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An academic who recently completed a visit to Kunashiri Island, one of the Russian-held islands claimed by Japan, says the island’s infrastructure development has convinced him Japan can no longer use its economic clout to settle the territorial dispute.

His comment came after a visa-free visit to the island off Hokkaido by 46 Japanese, including government officials and academics, that started last Friday. The mission was the last planned for the current fiscal year through March.

“With infrastructure development making progress, I realized that Japan can no longer use its economic and technological power as a diplomatic card,” Masao Shimojo, a history professor at Takushoku University, said at a news conference upon his return to Nemuro, Hokkaido.

“Construction companies in the state of Sakhalin were doing all the road and port construction projects,” he said, adding that three new heavy machines from a South Korean conglomerate had also been brought in.

Kenta Izumi, parliamentary secretary of the Cabinet Office, said the visit, which included field surveys and sessions with local residents, has made him think about how best to lay out future developments as bilateral exchanges continue to expand.

Japanese researchers acting separately from the no-visa exchange mission also returned on the same chartered vessel Monday. They succeeded in photographing three rare brown bears that are white in color on Kunashiri, and were analyzing the images, they said. These bears are only found on Kunashiri and Etorofu islands.

About 580 people have visited the Russian-controlled area comprising Kunashiri, Etorofu, Shikotan and the Habomai islets since April as part of an exchange program that exempts the Japanese from obtaining Russian visas for entry.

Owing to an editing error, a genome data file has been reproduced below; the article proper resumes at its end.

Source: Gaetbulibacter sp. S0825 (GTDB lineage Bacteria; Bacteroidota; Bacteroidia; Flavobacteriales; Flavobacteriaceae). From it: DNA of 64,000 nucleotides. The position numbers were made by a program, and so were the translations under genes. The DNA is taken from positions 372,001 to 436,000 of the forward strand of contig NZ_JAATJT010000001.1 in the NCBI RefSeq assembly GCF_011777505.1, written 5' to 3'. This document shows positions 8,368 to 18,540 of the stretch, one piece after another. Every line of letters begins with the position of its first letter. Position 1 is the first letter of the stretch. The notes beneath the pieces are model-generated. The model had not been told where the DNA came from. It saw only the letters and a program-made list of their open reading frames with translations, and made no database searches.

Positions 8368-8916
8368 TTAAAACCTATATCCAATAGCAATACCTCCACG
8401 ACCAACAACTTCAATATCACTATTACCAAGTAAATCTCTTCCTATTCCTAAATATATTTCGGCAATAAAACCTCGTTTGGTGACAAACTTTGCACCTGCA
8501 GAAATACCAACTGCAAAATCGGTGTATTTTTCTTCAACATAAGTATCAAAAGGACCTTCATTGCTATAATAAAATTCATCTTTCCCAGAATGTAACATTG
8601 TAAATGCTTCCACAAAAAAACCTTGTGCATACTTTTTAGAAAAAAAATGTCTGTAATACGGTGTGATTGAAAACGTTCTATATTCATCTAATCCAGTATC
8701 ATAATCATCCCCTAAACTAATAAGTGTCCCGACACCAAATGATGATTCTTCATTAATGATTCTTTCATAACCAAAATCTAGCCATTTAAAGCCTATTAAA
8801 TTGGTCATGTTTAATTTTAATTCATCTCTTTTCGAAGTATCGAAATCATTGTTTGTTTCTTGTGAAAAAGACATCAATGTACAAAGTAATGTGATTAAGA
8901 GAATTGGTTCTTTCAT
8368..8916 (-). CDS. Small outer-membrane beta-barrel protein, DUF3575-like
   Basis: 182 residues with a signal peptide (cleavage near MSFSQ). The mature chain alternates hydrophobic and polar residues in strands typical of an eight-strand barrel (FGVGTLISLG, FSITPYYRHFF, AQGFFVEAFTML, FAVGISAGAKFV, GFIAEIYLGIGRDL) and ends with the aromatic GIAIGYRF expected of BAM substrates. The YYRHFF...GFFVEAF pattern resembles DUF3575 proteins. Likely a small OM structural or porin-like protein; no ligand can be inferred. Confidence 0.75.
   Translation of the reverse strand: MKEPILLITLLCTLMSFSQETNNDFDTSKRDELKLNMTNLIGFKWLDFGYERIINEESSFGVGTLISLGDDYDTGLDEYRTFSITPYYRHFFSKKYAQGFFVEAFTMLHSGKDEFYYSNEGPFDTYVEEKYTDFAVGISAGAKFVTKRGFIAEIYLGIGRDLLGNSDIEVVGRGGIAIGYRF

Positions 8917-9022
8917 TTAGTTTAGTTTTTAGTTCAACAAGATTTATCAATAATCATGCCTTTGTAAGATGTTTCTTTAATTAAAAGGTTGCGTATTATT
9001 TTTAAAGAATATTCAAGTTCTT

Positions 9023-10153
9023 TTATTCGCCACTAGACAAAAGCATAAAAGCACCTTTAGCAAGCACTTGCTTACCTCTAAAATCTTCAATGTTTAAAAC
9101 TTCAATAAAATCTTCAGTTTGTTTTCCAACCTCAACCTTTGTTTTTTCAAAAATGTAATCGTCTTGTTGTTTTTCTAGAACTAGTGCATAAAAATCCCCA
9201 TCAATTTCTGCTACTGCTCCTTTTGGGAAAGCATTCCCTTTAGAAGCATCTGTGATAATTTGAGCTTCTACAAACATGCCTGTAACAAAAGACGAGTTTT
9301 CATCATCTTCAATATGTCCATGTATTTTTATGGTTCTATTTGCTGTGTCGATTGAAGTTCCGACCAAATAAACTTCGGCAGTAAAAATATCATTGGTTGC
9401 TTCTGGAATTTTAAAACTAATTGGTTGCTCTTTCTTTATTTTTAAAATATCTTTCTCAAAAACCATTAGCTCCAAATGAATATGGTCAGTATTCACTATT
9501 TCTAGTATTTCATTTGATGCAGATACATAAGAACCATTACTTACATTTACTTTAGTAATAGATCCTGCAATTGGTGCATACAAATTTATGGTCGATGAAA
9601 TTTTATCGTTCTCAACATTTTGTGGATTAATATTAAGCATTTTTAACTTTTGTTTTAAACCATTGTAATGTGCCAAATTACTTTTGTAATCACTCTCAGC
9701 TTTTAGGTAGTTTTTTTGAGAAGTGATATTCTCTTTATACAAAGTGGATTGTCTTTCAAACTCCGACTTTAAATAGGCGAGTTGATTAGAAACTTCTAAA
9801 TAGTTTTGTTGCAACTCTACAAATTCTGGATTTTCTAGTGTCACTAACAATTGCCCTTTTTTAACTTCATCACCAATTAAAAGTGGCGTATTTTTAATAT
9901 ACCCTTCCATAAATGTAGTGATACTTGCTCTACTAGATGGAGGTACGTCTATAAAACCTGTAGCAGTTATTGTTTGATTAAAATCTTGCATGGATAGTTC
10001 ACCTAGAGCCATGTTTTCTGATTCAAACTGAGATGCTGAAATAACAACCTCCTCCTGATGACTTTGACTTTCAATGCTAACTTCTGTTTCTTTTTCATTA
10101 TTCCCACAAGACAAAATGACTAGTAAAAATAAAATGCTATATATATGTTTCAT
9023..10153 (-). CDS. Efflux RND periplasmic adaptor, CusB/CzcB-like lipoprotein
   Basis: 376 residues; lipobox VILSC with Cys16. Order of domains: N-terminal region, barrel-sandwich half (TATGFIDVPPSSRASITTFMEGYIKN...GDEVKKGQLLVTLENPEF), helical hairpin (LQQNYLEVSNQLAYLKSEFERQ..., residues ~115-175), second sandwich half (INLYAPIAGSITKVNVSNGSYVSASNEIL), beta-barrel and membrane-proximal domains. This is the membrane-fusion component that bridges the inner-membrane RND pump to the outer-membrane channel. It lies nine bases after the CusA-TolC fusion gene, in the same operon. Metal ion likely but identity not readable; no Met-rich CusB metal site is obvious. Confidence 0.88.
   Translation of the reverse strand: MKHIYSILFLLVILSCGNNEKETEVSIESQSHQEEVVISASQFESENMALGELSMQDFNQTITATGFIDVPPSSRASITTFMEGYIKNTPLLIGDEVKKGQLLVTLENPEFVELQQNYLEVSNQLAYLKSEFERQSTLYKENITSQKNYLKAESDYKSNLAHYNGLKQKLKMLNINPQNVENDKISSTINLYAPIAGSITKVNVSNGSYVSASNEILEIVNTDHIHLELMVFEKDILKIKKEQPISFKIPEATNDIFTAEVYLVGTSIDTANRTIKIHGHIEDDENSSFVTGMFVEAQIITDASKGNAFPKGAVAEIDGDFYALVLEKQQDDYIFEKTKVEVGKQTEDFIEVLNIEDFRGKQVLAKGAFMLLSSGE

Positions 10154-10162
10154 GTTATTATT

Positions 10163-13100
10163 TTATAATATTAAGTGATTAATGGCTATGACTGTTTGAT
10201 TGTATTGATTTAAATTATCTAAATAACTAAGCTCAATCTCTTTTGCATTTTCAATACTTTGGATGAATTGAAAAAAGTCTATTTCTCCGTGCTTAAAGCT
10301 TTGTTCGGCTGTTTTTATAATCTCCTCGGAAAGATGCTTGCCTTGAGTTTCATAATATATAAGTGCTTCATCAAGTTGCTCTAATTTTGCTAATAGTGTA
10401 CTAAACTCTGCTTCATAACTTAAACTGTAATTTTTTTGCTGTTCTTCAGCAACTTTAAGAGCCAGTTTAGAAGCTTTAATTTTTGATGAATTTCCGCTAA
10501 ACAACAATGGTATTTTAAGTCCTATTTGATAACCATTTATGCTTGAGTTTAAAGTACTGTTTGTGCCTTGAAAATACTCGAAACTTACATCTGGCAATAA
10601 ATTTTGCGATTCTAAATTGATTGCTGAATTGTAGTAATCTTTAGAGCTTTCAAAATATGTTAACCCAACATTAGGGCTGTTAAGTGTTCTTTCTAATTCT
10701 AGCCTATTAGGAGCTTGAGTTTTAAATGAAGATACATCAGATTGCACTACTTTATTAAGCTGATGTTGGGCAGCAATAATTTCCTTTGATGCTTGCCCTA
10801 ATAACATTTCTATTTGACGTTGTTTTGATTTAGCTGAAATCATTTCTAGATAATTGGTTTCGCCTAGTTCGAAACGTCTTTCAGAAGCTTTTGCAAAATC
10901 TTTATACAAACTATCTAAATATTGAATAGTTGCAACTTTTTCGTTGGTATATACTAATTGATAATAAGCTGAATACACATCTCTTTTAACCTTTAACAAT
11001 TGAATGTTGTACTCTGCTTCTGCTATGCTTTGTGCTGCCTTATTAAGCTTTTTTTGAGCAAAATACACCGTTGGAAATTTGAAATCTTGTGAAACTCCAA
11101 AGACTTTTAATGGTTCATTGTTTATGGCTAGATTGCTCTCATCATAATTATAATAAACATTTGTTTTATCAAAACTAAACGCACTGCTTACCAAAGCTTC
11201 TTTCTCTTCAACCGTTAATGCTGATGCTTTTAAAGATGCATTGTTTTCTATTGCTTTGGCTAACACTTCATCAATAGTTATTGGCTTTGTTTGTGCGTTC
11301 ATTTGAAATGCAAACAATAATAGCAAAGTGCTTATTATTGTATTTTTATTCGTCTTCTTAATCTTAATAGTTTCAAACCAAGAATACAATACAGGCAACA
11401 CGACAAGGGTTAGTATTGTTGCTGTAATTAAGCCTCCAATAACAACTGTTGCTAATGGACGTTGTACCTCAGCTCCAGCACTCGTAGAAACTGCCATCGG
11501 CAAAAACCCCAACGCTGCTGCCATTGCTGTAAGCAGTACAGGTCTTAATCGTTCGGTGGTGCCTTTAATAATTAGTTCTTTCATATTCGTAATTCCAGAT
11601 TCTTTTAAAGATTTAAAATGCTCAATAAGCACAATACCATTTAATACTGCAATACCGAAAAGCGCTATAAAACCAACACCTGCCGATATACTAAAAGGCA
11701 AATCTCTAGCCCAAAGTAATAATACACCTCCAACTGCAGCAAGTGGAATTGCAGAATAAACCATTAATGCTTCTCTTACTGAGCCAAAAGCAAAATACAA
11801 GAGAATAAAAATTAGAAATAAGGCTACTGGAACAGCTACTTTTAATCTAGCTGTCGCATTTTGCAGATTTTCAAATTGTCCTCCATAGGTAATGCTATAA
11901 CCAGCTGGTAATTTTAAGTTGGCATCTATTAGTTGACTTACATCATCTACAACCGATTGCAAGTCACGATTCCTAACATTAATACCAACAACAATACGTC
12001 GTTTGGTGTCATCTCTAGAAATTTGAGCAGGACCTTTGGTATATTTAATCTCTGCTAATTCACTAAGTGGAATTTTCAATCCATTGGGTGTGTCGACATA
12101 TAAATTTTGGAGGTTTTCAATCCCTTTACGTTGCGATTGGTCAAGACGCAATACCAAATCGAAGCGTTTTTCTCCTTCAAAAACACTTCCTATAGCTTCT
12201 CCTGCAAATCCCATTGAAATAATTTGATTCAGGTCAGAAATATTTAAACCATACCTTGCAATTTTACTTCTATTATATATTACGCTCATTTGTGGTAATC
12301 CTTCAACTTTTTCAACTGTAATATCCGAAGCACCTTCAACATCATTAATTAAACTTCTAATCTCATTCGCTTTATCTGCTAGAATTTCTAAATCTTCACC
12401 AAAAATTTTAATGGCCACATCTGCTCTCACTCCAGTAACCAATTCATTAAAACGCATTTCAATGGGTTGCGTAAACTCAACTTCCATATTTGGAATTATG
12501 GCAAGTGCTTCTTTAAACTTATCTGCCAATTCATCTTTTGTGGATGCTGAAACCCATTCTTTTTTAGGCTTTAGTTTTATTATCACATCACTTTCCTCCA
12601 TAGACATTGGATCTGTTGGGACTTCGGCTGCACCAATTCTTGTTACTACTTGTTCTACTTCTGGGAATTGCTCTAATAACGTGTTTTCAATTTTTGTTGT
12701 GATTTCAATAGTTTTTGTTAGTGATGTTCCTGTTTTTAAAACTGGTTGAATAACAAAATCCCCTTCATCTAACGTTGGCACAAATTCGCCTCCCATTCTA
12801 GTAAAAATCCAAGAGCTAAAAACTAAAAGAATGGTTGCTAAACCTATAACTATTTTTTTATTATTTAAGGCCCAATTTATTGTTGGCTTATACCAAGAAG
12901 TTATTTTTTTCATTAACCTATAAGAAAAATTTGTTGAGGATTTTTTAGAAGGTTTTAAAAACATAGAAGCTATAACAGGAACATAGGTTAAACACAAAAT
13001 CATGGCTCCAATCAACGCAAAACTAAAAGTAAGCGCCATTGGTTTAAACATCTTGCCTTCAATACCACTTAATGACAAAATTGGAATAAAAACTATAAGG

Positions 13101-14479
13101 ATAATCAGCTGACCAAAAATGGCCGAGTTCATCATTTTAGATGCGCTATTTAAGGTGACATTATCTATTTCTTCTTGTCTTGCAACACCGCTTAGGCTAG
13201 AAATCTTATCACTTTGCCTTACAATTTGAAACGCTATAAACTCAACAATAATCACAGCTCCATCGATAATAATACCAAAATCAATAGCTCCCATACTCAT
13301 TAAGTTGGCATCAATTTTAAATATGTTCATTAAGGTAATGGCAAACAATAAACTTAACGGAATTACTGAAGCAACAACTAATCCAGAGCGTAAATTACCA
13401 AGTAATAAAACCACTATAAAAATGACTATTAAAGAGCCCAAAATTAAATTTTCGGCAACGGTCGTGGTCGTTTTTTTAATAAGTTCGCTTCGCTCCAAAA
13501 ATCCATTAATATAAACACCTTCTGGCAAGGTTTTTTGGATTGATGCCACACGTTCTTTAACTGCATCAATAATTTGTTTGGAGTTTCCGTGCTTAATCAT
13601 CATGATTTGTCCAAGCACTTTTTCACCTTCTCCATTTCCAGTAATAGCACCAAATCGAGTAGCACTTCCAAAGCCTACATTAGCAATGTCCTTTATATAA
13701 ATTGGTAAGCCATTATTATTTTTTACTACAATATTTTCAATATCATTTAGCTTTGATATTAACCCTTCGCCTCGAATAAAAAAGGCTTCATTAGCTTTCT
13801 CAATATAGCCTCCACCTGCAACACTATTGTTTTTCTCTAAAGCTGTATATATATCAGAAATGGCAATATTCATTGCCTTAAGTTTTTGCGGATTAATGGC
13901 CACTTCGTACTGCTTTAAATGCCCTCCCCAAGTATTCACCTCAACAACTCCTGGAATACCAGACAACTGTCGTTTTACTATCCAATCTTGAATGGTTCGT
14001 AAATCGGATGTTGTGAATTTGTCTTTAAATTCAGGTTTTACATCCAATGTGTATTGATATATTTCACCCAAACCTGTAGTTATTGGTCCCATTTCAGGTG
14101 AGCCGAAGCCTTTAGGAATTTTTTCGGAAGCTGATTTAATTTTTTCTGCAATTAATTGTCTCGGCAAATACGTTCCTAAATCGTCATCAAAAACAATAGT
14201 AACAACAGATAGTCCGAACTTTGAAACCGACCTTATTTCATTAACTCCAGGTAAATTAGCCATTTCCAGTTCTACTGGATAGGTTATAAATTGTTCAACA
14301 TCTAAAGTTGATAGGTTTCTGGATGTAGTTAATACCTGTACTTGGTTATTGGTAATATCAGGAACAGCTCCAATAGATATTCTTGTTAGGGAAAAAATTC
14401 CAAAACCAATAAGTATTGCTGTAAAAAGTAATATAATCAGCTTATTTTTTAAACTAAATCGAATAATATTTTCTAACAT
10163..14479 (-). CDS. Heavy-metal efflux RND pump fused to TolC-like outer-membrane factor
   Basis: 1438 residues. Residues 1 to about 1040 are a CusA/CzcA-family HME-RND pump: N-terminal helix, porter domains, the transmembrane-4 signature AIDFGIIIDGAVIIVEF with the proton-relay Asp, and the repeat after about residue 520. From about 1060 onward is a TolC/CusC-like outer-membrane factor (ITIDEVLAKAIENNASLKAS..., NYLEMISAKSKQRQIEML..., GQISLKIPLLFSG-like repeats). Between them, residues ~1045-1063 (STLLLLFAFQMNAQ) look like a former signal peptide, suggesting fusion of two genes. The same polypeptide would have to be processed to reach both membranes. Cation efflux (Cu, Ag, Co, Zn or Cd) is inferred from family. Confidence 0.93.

The Japanese government takes the position that the islands are illegally occupied by Russia. Based on a 1989 statement by the chief Cabinet secretary at the time, Tokyo has called on Japanese citizens not to enter the territories through Russian immigration procedures, such as by obtaining a Russian visa, until the dispute is resolved.

Radio program ends

KHABAROVSK Russia (Kyodo) A Japanese announcer and his wife made their last recording Monday of a long-running program to be discontinued this month from the Japanese-language service of the Voice of Russia, the country’s state radio broadcaster.

Dating back to 1946, the roughly 40-minute-long “Siberia Galaxy Station” on Saturdays has been produced by the broadcaster’s Khabarovsk bureau as part of a two-hour daily Japanese-language broadcast.

The final show will air this Saturday night.

Kazuya Okada, 49, has been the only Japanese announcer at the bureau. “I’ve come all the way thanks to my listeners,” Okada, who is from the city of Saitama, said after the recording. “With the last recording over, I have a sense of fulfillment, satisfaction.”

The Japanese-language service airs on medium- and shortwave frequencies from 9 p.m. to 11 p.m.

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